Martin speculated that she will probably arrive in Wisconsin sometime in August before most students arrive.
“I’m delighted and honored to have been selected, or recommended, for the chancellorship at U.W.-Madison, which, as I think many of you will already know, is my Ph. D. alma mater and, of course, a world-class public university,” Martin said during the opening remarks of a news teleconference yesterday. “I’m eager to get started and looking forward to working with the faculty, staff, students and the university’s external constituencies to enhance the standing of an already great university.”
Martin said that she feels well prepared to take on the challenges of the position after her time at Cornell.
During her tenure at C.U., Martin has spearheaded many important programs and initiatives, including most recently the $4 billion capital campaign and the new financial aid initiative that will start in the fall, eliminating loans for students from families earning under $75,000 and capping annual loans at $3,000 for families earning under $120,000.
Some other noteworthy programs developed during her tenure include a faculty salary-improvement program, a budget for Cornell’s Center for a Sustainable Future and an increase in research support for humanists.
Some of Martin’s focus at Wisconsin will be in similar areas, such as enhancing interdisciplinary collaboration and promoting the humanities and arts, reexamining and promoting faculty salaries and domestic partner benefits and increasing diversity. Martin will also have to adjust to being at a public university and how to best navigate funding and legislative battles.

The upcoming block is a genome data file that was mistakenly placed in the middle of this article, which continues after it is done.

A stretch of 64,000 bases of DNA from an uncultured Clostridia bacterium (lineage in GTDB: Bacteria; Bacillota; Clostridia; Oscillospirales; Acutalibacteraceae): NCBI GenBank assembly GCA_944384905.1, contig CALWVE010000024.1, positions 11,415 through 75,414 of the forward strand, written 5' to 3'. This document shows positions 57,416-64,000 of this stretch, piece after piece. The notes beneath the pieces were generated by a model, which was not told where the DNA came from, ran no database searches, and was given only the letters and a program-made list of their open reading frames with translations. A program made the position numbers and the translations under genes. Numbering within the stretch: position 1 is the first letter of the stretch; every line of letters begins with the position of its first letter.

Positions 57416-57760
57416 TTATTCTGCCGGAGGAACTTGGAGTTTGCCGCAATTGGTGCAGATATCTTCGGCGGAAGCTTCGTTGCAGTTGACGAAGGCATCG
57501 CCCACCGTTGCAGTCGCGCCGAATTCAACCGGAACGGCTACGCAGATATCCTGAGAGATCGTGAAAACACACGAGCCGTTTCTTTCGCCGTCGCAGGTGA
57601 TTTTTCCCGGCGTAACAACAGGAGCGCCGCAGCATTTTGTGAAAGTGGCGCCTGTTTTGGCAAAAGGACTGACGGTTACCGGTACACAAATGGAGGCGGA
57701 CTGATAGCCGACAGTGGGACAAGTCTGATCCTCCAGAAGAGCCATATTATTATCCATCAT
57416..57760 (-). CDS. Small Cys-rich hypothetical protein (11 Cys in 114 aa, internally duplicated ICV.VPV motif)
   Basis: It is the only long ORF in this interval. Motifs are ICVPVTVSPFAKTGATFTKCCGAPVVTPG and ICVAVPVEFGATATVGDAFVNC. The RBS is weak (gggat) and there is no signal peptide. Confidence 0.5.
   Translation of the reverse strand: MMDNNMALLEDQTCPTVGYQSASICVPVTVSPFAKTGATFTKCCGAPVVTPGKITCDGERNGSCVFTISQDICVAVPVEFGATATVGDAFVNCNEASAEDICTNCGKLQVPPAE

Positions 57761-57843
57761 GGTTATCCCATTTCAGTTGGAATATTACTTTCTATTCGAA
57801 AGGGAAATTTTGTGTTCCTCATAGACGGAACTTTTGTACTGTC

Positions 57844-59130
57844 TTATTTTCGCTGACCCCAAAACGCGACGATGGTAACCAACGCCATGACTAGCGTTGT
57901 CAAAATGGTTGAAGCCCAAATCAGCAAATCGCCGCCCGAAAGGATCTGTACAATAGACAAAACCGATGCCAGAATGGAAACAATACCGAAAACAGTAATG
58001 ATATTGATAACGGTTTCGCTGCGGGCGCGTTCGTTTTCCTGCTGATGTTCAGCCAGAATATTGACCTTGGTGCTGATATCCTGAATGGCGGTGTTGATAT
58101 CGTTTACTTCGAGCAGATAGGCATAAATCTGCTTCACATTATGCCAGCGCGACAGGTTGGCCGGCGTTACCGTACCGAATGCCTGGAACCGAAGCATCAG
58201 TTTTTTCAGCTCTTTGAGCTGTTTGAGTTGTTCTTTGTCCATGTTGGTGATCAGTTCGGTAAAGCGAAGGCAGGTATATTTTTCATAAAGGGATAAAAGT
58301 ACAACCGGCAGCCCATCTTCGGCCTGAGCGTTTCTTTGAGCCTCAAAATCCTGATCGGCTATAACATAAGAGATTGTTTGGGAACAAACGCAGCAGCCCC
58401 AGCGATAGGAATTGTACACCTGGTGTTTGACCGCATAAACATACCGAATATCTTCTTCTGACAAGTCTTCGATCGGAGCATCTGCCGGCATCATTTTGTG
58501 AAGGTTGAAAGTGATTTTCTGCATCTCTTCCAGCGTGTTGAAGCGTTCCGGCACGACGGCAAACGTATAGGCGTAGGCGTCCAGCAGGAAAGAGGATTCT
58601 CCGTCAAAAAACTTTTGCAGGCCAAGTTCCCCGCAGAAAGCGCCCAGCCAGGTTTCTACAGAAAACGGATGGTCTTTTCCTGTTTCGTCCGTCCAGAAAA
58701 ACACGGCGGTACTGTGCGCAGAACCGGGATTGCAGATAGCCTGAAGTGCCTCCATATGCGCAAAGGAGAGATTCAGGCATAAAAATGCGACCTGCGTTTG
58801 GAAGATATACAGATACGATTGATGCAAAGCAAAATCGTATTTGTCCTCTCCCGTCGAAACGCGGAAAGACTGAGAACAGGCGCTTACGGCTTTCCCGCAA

The search for a new provost is one of several ongoing searches within the administration. Currently, searches are being conducted for the new deans of the Colleges of Architecture, Art and Planning and Human Ecology and also for a new vice provost for international relations. According to Martin, those searches are “about to conclude” and said that she hopes to announce the new deans and vice provosts in a couple of weeks.
U.W.-Madison’s Board of Regents is expected to act on the appointment in early June. If approved, Martin will replace for current Chancellor John D. Wiley, who announced last December that he would step down this September.
It is expected that Martin’s salary at Wisconsin will be less than what she received at Cornell, although her exact salary will not be decided until the Regents meeting next week. Currently, Martin earns over $500,000. The Sentinel reported that she will not make more than $452,000 as chancellor.
Martin has served as University provost since 2000. She previously served as senior associate dean in the College of Arts and Sciences and chair of the German studies department in addition to being a professor of German studies and women’s studies.